Dairy farmers are being encouraged to take a proactive approach to ketosis management by identifying and treating all cows that fall into the at-risk ‘SOFT’ categories.

With ketosis incidence as high as 60% on some dairy farms, Elanco veterinary technical consultant, Wesley Power, explains that farmers are generally aware of and actively managing cows falling into one or two of the categories, but not always all of them. This means outliers are often missed.

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The 'SOFT’ model outlines all cows at the greatest risk of developing ketosis, including Sick, Old, Fat, Thin and Twin-bearing animals, Mr Power says.

“Although the vast majority of cases are sub-clinical, it doesn’t mean this doesn’t result in a drop in a costly loss in productivity of up to £255 per cow, as ketosis is a ‘gateway disease’ that can greatly increase the likelihood of a cow developing further health problems.

“It’s particularly important that these at-risk cows, under extra metabolic pressure are pinpointed, as the sub-clinical disease has no obvious symptoms, meaning it can go totally undetected until it becomes more serious,” he added.

The first step, as part of a preventive disease strategy, is to set up routine monitoring of these ‘SOFT’ cows. With autumn calving fast approaching for many, he recommends assessing cows at least one month before dry off, to allow the best chance of BCS changes through dry cow management adjustments.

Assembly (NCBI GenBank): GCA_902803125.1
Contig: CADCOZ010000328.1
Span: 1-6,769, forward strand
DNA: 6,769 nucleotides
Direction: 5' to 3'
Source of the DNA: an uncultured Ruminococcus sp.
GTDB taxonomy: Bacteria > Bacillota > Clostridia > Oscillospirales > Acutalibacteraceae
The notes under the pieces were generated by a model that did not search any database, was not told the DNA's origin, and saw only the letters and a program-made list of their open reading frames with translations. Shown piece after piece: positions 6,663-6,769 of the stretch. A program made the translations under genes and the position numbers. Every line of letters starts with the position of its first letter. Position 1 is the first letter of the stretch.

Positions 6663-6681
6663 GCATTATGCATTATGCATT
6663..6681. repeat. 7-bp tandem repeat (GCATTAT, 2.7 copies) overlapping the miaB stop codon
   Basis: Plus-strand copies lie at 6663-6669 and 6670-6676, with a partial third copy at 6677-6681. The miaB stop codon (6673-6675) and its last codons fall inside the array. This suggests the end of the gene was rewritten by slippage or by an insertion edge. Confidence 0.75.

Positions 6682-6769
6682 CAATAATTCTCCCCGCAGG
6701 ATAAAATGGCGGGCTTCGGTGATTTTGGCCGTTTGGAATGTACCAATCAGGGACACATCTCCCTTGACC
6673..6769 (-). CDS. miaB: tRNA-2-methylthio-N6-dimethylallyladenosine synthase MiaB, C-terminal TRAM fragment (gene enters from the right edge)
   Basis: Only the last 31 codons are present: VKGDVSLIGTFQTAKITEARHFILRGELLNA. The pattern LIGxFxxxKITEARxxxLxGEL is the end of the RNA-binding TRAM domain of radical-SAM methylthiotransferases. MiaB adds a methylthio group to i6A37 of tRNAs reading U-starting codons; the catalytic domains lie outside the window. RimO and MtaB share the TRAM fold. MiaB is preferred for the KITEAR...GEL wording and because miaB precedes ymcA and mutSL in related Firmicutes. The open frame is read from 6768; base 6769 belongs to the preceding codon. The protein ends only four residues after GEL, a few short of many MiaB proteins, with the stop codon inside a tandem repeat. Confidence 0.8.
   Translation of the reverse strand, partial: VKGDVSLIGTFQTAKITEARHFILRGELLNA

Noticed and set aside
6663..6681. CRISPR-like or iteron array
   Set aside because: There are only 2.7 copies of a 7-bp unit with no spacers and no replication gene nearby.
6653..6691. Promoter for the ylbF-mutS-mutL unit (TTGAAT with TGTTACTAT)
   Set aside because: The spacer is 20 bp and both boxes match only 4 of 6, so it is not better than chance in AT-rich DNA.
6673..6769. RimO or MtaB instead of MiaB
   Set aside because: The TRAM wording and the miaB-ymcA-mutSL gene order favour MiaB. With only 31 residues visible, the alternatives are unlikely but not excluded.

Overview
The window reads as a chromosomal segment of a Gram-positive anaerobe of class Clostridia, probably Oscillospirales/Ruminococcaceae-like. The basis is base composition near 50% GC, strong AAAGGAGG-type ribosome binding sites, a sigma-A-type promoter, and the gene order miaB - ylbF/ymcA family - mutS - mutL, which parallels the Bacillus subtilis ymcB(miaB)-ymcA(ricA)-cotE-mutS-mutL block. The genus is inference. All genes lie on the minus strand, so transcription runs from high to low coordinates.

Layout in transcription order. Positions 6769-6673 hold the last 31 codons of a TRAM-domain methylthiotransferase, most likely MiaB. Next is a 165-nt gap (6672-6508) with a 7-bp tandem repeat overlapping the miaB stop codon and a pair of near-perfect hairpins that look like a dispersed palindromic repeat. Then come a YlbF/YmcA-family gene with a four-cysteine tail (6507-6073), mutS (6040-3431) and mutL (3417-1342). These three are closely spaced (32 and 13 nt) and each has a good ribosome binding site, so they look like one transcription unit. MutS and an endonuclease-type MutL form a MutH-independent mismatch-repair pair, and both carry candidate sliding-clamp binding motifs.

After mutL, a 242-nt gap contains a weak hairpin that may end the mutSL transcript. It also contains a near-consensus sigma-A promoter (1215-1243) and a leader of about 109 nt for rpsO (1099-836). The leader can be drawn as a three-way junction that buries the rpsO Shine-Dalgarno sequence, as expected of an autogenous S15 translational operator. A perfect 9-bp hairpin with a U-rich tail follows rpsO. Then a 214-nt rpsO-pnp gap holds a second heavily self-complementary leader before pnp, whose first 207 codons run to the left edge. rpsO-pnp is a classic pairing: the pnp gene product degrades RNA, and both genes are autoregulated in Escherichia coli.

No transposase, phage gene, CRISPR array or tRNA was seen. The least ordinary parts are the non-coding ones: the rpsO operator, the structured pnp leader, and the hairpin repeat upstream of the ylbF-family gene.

“Being aware of these changes in condition allows farmers to work with their advisers and team to optimise feed rations to help protect against the negative energy balance that causes ketosis to develop around calving,” he says.

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With milk yields, fertility and cow health all being negatively impacted by sub-clinical ketosis, Mr Power recommends treating all ‘SOFT’ cows with a preventive bolus to further reduce the risk of the disease developing.

“Administering a bolus, such as Kexxtone™, three to four weeks ahead of calving can reduce the incidence of ketosis by up to 74% . The active ingredient, monensin, is released into the rumen over 95 days, stimulating glucose production, to decrease the energy gap that leads to ketosis.”

Mr Power added that while bolusing cows that do not have a visible disease may seem costly, the expense of a case of ketosis far outweighs the cost of treatment, with returns on investment calculated to be as high as 7:1.

For more information on ketosis and its management, please visit www.farmanimalhealth.co.uk/dairy/kick-ketosis or speak to your vet about identifying and bolusing at-risk dairy cows and heifers.